William Wyler

"Although William Wyler's credits extend officially from 1926 to 1970, his period of pre-eminence was between 1936 (Dodsworth) and 1946 (The Best Years of Our Lives). Orson Welles has called Wyler, not inaptly, the great producer among directors; that is to say, the masterly selector of shots, the compleat angler of the most gripping camera angles." - Andrew Sarris (Cinema: A Critical Dictionary, 1980)

William Wyler

Director / Producer
(1902-1981) Born July 1, Mülhausen, Alsace, Germany (now Mulhouse, Haut-Rhin, France)
Top 250 Directors

Key Production Country: USA
Key Genres: Drama, Family Drama, Melodrama, Romantic Drama, Romantic Comedy, Romance, Psychological Drama, Epic, War Drama, Crime Drama, Thriller, Period Film
Key Collaborators: Robert Swink (Editor), Daniel Mandell (Editor), Samuel Goldwyn (Producer), Gregg Toland (Cinematographer), Alfred Newman (Composer), Miriam Hopkins (Leading Actress), Hal Pereira (Production Designer), Bette Davis (Leading Actress), Audrey Hepburn (Leading Actress), Herbert Marshall (Leading Actor), Teresa Wright (Leading Actress), Lillian Hellman (Screenwriter)

"There was a time when William Wyler was hailed as one of the finest of all directors, praised for his use of deep-focus cinematography and long, unbroken takes. Today his reputation has declined - a filmmaker dethroned by critical fashion, damned for those very qualities for which he was once lauded. His restraint has come to be seen as impersonality, his good taste as complacency, his seriousness as pomposity, his technical skill and lucidity as bland... Whatever the genre or the scale, Wyler never brought to any of his films less than impeccable craftsmanship." - Philip Kemp (501 Movie Directors, 2007)
"While there's no denying Wyler's expertise with actors or his ability to make the most out of a scene's topography in terms of the characters' emotional and psychological proximity to or distance from one another, his work could seem passionless and schematic... Whether working in historical or domestic drama, crime films or westerns, Wyler simply set about telling a story elegantly and sensitively, though in later epics like The Big Country and Ben-Hur, not to mention the musical Funny Girl, his solemnity merely seemed stolid and overblown." - Geoff Andrew (The Director's Vision, 1999)
"Wyler's films, although in recent times they have undergone critical devaluation, are full of ringing, decisive and memorable emotional moments, and sharply etched acting performances. Most of the public, too, liked what they were seeing: it was crafted for their benefit with such care and attention to detail that the director at one time became known as '90-Take Wyler' for the number of times he would re-shoot his scenes to get exactly the right effect." - David Quinlan (Quinlan's Illustrated Guide to Film Directors, 1999)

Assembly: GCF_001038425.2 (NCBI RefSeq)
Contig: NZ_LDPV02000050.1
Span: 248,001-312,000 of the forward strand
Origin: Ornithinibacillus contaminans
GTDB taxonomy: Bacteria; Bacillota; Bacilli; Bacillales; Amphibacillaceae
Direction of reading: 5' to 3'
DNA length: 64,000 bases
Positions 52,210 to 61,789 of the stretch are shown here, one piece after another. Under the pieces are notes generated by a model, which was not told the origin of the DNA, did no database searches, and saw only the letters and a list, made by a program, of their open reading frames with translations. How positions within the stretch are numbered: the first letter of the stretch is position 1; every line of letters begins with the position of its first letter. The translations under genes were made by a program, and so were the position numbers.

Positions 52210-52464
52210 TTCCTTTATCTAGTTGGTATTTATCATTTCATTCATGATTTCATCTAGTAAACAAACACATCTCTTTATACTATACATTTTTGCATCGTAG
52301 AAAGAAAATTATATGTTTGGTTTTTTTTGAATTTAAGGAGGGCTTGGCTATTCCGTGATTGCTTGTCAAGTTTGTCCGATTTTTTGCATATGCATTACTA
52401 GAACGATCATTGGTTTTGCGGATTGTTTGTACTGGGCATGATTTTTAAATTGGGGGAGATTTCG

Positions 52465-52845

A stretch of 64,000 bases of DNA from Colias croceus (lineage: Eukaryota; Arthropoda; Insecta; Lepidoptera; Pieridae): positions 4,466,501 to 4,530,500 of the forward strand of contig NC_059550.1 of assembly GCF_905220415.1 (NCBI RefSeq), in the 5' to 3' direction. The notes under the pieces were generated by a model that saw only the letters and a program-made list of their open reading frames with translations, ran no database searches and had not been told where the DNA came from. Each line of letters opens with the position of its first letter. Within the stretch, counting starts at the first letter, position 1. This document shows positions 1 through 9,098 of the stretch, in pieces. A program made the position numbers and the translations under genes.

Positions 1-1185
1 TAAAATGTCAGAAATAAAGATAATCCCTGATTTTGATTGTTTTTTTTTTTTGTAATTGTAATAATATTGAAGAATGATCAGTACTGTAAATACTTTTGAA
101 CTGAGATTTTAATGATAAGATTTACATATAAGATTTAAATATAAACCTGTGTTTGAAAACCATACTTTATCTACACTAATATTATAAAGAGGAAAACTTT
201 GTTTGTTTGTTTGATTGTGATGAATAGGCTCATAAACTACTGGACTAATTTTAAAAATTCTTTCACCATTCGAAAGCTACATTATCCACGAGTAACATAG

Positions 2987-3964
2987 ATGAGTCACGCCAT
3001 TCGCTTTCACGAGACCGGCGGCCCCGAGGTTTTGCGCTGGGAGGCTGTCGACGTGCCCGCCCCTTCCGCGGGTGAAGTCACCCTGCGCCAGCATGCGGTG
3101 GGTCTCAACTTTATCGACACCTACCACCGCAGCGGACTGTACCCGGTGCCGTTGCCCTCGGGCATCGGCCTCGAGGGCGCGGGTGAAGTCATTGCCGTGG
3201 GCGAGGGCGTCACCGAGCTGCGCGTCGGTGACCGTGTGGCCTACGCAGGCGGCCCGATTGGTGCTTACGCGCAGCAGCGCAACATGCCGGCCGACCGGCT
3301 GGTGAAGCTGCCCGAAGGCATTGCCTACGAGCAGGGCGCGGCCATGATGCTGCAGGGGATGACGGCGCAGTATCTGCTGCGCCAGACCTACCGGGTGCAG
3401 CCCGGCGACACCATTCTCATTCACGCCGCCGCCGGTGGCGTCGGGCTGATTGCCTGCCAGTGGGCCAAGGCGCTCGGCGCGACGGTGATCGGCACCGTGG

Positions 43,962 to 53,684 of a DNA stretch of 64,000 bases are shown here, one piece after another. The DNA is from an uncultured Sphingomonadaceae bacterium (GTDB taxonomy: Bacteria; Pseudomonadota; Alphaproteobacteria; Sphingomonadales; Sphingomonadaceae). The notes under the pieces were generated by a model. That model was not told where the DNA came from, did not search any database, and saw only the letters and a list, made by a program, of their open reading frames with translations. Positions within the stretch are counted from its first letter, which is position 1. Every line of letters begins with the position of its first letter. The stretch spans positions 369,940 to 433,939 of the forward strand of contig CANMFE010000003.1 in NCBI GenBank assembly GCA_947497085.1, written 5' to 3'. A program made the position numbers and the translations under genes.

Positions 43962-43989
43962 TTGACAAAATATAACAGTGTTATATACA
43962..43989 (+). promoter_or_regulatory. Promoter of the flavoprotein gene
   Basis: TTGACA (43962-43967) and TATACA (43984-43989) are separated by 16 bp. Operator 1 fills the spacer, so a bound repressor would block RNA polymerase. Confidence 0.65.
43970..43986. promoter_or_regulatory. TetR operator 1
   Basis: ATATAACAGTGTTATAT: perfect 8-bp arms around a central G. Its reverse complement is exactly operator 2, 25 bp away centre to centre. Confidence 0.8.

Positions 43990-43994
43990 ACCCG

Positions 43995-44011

"During the last decades of Wyler's career, many of the director's gifts, which flourished in contexts of extreme dramatic tension and the exigencies of studio shooting, were dissipated in excessively grandiose properties and "locations." There were, however, exceptions. Wyler's presence is strongly felt in the narrow staircase of The Heiress and the dingy station house of Detective Story." - Charles Affron (The St. James Film Directors Encyclopedia, 1998)
"From 1936 onwards, he made sturdy, tasteful, smooth, respectable, quality entertainments that generally won Oscars... Gregg Toland's camerawork, especially his deep-focus photography, gave Wyler's films a definition they might not have had." - Ronald Bergan (A-Z of Movie Directors, 1983)
"Much of Wyler's work is centered on characters who are severely repressed, then give themselves over to their passions (Dodsworth, 36; The Letter, 40; The Collector, 65). The cause and effect are usually examined by the director, a fact which accounts for the high quality of Wyler's pulsating melodramas. In the course of his films, there are invariably images which brilliantly summarize a relationship or a moment." - William R. Meyer (The Film Buff's Catalog, 1978)
"I'm here to make good pictures. If I don't see it, I won't touch it. I may not make a good picture, but I still gotta believe in it!" - William Wyler
TSPDT Guide
Highly Recommended
Dodsworth (1936), The Best Years of Our Lives (1946) , Detective Story (1951)
Recommended
These Three (1936), Dead End (1937), Jezebel (1938), The Wuthering Heights (1939), The Letter (1940), The Little Foxes (1941), Roman Holiday (1953) , The Desperate Hours (1955)
Worth a Look
The Good Fairy (1935), Come and Get It (1936) [co-directed by Howard Hawks], The Westerner (1940), Mrs. Miniver (1942), The Heiress (1949), Carrie (1952), Friendly Persuasion (1956), Ben-Hur (1959) , The Collector (1965), How to Steal a Million (1966)
Approach with Caution
The Big Country (1958), The Children's Hour (1962), Funny Girl (1968)
Acclaimed Films / IMDB Filmography
1,000 Greatest Films
Amazon Products
Films / Books
    These Three
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